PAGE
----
Description of Undergraduate Courses
BIOL 1401 General Biology [3-3]
(Texas Common Course Number is BIOL 1411.)
A study of the basic principles of Biology. Topics will include biological chemistry, cell structure and function, photosynthesis and respiration, DNA structure and function, mitosis, meiosis, Mendelian genetics, evolution and the structure and function of bacteria, viruses, protozoan, algae, fungi and plants. Credit Restriction: Credit may be received in only one of BIOL 1401 or BIOL 1487.
BIOL 1402 General Biology [3-3]
(Texas Common Course Number is BIOL 2401.)
Fall, Spring, Summer
A continuation of Biology 1401. Topics include evolution and diversity of invertebrate and vertebrate animals; mechanisms of support and movement, digestion and nutrition, respiration, circulation homeostasis, hormonal control, nervous control, sexual reproduction, development, behavior and ecology. Credit Restriction: Credit my be received in only one of BIOL 1402 or BIOL 1488. Prerequisite: BIOL 1401.
BIOL 1487 Honors Biology [3-3]
An accelerated study of the basic principles of Biology. Topics covered include cellular biology, photosynthesis, respiration, protein synthesis, cellular reproduction, genetics, microbial genetics and a survey of the diversity of organisms. Open to students enrolled in the Honors Studies Program or by permission of the instructor. Credit Restriction: Credit may be received in only one of BIOL 1401 or BIOL 1487.
BIOL 1488 Honors Biology [3-3]
An accelerated study of the basic concepts of Biology. Topics covered include reproduction and development, digestion and nutrition, transport, homeostasis, the nervous system, ecology and evolution. Open to students enrolled in the Honors Studies Program or by permission of the instructor. Credit Restriction: Credit may be received in only one of BIOL 1402 or BIOL 1488.
BIOL 2201 Special Problems in Biology [1-2]
Study of special topics in Biology for freshman- and sophomore-level students. The course will involve the independent study of a specific problem through conferences and activities directed by the instructor. Student must receive approval of instructor for study of specific problem prior to registration.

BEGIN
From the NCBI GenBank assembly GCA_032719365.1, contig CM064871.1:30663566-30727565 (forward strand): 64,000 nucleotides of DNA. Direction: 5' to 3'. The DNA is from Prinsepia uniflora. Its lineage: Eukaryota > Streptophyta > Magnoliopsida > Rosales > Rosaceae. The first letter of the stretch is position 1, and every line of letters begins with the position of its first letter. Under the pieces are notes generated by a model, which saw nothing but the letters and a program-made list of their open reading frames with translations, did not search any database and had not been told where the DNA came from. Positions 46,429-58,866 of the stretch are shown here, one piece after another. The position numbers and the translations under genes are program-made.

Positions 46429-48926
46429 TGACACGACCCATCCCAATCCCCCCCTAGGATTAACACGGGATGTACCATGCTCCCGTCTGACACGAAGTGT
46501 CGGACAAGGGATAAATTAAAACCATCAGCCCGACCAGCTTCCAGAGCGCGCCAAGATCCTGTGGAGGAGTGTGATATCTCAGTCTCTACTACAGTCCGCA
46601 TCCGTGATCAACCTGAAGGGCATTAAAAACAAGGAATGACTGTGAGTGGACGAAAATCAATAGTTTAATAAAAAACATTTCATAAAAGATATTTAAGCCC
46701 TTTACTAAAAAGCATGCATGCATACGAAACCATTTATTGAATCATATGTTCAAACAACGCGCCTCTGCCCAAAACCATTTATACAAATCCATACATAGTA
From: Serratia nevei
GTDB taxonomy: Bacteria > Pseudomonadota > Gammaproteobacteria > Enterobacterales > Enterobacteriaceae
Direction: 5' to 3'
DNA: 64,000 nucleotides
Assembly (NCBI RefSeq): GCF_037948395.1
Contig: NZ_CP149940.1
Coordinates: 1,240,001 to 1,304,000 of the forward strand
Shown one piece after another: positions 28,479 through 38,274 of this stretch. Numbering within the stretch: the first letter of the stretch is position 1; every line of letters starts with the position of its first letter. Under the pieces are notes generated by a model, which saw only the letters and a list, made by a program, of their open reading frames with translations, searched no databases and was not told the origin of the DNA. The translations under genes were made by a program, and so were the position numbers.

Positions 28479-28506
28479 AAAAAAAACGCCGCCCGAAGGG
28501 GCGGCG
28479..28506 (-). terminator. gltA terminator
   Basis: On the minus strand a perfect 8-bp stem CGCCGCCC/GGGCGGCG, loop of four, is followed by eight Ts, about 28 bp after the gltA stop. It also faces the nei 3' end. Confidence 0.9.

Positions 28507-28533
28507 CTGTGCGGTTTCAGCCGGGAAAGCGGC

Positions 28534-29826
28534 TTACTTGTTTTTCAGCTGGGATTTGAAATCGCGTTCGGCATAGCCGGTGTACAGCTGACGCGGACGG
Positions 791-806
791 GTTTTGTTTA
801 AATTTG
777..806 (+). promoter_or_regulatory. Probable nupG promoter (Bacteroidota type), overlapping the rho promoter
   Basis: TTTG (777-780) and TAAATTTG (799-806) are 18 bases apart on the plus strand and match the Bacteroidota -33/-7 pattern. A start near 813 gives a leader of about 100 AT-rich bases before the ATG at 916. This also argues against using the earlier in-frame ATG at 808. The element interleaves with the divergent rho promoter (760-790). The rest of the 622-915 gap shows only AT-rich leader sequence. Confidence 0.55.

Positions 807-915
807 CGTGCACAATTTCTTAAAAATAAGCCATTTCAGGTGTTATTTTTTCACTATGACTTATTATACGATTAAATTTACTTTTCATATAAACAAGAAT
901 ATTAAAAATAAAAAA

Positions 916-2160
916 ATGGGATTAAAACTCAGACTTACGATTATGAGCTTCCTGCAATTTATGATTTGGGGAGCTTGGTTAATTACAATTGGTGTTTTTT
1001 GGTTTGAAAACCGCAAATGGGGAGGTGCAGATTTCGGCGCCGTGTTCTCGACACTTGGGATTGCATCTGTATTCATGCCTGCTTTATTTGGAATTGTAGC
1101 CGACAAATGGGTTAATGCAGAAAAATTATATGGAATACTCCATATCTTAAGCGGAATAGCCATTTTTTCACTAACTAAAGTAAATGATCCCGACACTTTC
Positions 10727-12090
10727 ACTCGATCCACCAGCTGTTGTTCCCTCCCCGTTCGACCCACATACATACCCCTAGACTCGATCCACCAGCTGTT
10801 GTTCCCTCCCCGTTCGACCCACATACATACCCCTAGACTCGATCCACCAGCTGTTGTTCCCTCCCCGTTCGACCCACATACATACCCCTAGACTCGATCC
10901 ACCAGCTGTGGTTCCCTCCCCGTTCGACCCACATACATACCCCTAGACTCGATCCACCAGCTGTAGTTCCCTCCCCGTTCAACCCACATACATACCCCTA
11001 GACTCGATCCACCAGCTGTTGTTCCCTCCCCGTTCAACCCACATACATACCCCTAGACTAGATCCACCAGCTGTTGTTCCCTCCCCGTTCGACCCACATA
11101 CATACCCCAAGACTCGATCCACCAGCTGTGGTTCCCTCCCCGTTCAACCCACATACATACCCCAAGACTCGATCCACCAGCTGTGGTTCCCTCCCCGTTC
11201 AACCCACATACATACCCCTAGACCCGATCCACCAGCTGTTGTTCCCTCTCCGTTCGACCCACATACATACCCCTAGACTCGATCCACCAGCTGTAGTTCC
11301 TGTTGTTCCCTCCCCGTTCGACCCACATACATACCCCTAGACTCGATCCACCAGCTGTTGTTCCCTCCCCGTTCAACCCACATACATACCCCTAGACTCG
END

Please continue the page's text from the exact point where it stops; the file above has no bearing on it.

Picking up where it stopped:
BIOL 2305 Environmental Biology [3-3]
A consideration of the biological problems of population expansion, environmental destruction and resource conservation as they relate to man's past, present and future.
BIOL 2401 Vertebrate Zoology [3-3]
A basic introductory course dealing with the fundamental biological principles and concepts. Designed to acquaint the student with structure, physiology and life histories of representative vertebrate types. Prerequisite: BIOL 1401.
BIOL 2402 Comparative Vertebrate Anatomy [3-3]
(Texas Common Course Number is BIOL 2428.)
Comparative studies of the morphological, embryological and physiological relationships among vertebrates, with inclusion of histological and paleontological data. Prerequisite: Consent of instructor.
BIOL 2403 Anatomy and Physiology [3-3]
(Texas Common Course Number is BIOL 2401.)
Fall, Spring, Summer
A study of the structure and function of the human body including cells, tissues, and organs of the following systems: integumentary, skeletal, muscular, nervous system and special senses. Prerequisite: Consent of instructor.
BIOL 2404 Anatomy and Physiology [3-3]
(Texas Common Course Number is 2402.)
Fall, Spring, Summer
A continuation of BIOL 2403. Includes endocrine, circulatory, respiratory, digestive, urinary and reproductive systems. Other topics include metabolism, acid-base balance, development and heredity. Prerequisite: BIOL 2403.
BIOL 2408 A Survey of Biology [3-3]
A one-semester survey course designed to introduce the basic biologic concepts in the following areas: the chemistry of life, cell structure, function and reproduction, the kingdoms of life, interactions within ecosystems and basic anatomy and physiology of the major systems of the human body. Will not count toward a major or minor in Biology. Prerequisites: PSCI 1421 and PSCI 1422.
BIOL 3301 Biological Evolution [3-0]
Genetic, ecological, and paleontological aspects of evolution. Includes review of evolutionary history and thought, species concepts, speciation, and other evolutionary processes. Emphasis is on evolutionary mechanisms. Prerequisites: BIOL 1401 and BIOL 1402, or permission of instructor.
BIOL 3310 Neurobiology
Studies of nervous systems. Topics range from physiology of single neurons to neural basis of behavior in intact animals. This course emphasizes comparative methods, with examples drawn from a wide range of invertebrates and vertebrates. Prerequisites: BIOL2403 and BIOL3411.
BIOL 3401 General Microbiology [3-3]
Fall, Spring, Summer
A general survey of the field of microbiology with emphasis on bacteria. Topics will include structure, growth, reproduction, metabolism, genetics and taxonomy of bacteria; a general survey of fungi, algae, protozoa and viruses and microbiology of soil, water, foods and industry. Laboratory work will include staining, growing, biochemistry, characterization and control of bacteria with a general survey of other microorganisms. Prerequisites: BIOL 1401 and BIOL 1402; CHEM 1301 and CHEM 1101, CHEM 1302 and CHEM 1102.
BIOL 3403 Medical Microbiology and Immunology [3-3]
A study of microorganisms that cause disease and immune response of the host to these pathogens. Emphasis will be on principles of immunology and selected infectious disease processes. Laboratory exercises will include a study of